|Fast, cheap and healthy -- there's a better way!|
Potatoes and sweet potatoesKeep an eye out on sales and stock up when they become cheap. Kept around 40 degrees in a dry, dark area, both will last for two to three months so don't be afraid to buy in bulk. Sweet potatoes are at their cheapest around Thanksgiving. Potatoes go on sale around St. Patrick's day. But even in their off-season, both of these are cheap, versatile and filling.
- Use potatoes in soup to add a creamy consistency. The starchiness makes for a very filling soup without needing to add dairy (or as much dairy). Try potato, broccoli and cheese, potato corn chowder or potato with sausage and kale.
- Sweet potatoes are amazing in chili. I like to combine black beans with sweet potato or winter squash and chili spices for a hearty stew-like dish.
- Baked potatoes and sweet potatoes are fast and nutritious. A few minutes in the microwave is all you need. Butter, salt and pepper make for a fast meal, or boost it up with some greens. I like twice-baked potatoes stuffed with a slice of crumbled bacon, an ounce or so of cheese and a ton of kale, collard or spinach (you can also cram a ton of greens into mashed potatoes).
EggsEggs are a nutritional powerhouse, and they're super versatile. Organic cage-free eggs will run you $5/dozen, which for the money isn't terrible. If you're in a bind, you can usually find factory-farmed eggs for under $2/dozen, and I won't tell on you. Eggs will usually last about a month past their sell-by date, but sometimes they last a lot longer. Check their freshness by placing them in a bowl of water -- the eggs that sink or stand on their end are safe to eat. The ones that float have gone bad.
- Make a quiche by mixing together eggs with a little bit of dairy and whatever else you have on hand, from potatoes to leftover meat to veggies. You can make a simple pastry crust from flour, butter and water or just serve it crust-less.
- Scramble together eggs with whatever veggies you have on hand (I like kale and mushrooms) for a super-nutritious high-protein breakfast.
- Add an egg to your soup to boost its nutritional value. You can make ramen noodles sexy by adding an egg and some greens -- just like traditional ramen in Japan. Soft-boiled is my favorite, but hard-boiled, fried or poached all work just as well. Runny yolk mixed into the broth makes for a super creamy texture. Or, make a simple egg drop soup out of chicken broth (and a bit of sesame oil if you have it) and add in a beaten egg before taking it off the heat.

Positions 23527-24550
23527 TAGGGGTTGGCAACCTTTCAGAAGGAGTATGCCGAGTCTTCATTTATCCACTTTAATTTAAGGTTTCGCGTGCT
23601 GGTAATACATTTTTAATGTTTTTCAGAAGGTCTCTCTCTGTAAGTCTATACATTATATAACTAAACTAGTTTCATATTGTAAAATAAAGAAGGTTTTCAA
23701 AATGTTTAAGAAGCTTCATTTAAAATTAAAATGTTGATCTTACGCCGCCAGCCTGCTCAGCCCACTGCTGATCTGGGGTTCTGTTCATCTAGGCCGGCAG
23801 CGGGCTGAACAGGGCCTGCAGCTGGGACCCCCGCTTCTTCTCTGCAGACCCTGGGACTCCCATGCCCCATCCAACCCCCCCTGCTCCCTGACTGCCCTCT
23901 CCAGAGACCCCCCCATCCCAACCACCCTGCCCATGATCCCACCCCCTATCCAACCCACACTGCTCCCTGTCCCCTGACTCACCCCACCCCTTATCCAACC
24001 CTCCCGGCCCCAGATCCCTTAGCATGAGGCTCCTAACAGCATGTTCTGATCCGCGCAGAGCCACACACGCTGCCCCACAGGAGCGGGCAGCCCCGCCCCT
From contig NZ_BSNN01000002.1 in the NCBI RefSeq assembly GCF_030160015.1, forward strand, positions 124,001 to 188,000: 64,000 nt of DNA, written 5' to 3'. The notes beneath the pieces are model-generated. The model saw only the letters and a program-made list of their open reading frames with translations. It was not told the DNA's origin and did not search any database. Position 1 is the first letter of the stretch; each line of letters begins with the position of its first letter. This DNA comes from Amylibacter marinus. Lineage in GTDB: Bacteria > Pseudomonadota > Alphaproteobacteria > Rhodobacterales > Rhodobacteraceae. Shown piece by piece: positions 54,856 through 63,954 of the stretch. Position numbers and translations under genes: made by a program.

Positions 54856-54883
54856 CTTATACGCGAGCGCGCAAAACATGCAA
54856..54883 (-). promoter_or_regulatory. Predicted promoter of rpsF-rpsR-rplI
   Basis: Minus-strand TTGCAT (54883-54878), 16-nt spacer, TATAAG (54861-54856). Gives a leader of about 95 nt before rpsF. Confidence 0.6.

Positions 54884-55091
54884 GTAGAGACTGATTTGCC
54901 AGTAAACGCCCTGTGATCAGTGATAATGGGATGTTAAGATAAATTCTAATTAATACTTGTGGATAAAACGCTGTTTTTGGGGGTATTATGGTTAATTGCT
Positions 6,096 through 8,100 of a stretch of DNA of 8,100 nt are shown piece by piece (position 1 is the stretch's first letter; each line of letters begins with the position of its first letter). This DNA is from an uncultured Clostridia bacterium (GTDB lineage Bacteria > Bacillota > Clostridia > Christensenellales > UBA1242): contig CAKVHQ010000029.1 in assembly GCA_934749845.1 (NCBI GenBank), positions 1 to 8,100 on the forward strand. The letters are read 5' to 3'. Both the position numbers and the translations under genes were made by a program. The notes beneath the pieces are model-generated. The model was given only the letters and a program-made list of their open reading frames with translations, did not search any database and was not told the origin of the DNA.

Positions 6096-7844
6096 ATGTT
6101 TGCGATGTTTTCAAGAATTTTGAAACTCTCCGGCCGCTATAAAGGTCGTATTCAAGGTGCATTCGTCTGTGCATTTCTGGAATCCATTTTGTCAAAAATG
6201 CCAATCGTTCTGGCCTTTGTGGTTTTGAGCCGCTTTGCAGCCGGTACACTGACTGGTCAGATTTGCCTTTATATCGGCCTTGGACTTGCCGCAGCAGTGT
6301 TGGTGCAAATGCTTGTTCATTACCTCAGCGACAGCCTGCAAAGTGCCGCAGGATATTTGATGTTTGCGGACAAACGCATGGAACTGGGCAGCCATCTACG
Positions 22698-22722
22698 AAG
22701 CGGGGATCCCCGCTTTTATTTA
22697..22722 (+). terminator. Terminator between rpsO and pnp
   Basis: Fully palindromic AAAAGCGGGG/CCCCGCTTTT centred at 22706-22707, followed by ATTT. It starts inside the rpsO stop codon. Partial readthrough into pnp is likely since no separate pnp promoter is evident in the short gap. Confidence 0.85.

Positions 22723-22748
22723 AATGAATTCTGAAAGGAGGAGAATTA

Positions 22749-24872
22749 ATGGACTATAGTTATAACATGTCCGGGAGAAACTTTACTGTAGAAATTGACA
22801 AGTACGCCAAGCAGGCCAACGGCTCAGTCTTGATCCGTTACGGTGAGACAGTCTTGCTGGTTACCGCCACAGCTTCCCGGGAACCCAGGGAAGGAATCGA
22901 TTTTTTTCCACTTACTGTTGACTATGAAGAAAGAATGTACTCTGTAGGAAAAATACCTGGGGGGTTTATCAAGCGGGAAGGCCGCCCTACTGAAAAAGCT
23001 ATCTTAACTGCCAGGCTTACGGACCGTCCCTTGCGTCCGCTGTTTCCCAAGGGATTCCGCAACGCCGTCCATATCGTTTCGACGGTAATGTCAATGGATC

Peanut ButterCommercial peanut butter can last for up to a year in storage, and you can buy a huge tub of it for under $5. Organic single-ingredient freshly-milled peanut butter is pricier and lasts just a few months, but it's still a very efficient use of your dollar. Aside from sandwiches, peanut butter is a great protein source to beef up your meatless meals.
- Make a simple Thai peanut sauce by thinning out peanut butter with a little bit of water and some siracha or chili sauce. Use this to coat noodles for a super simple dish that can be eaten hot or cold. Add any veggies you can get your hands on to it for a nutritional boost.
- Use it to add depth and creaminess to soup. There are actually a lot of soup recipes involving peanut butter and sweet potatoes! Who knew?
- Eat it on your pancakes or waffles, stuff it inside french toast or mix it into your oatmeal for a big flavor and protein boost that will keep you full without overloading on carbs at breakfast.
BeansThere is no single ingredient more versatile or long-lasting than the dried bean. You can find them for less than $1/lb, and a pound of dry beans can keep you fed for a week (around 6 cups of beans!) For an easy no-fuss cooking method, soak them overnight in your crockpot. swap out the water (use it to water your house plants or garden) and cook them on low all day. The finished beans can be stored in the fridge or frozen if you won't get to them that week.
- Make chili. You won't even notice that the beef is missing. Just combine an onion, a cup of beans and three cans of tomato sauce with some chili spices (cumin, chili powder, salt, pepper) and leave it to simmer. You can eat it as-is or served over rice, cornbread, potatoes or any other starch to spread it out.
- Smash them. If the texture of whole beans is off-putting, mash them up. Mashed garbanzo beans turn into a base for hummus. Mashed pinto or black beans, combined with a bit of fat and maybe a little cheese, work just perfect as the filling of a burrito or served with some chips.
- Replace the meat in many of your favorite dishes. Making tacos? Smash up about half the beans, leave the other half solid and mix up with a bit of salsa for a spicy filling (we do this with lentils and it's always a hit).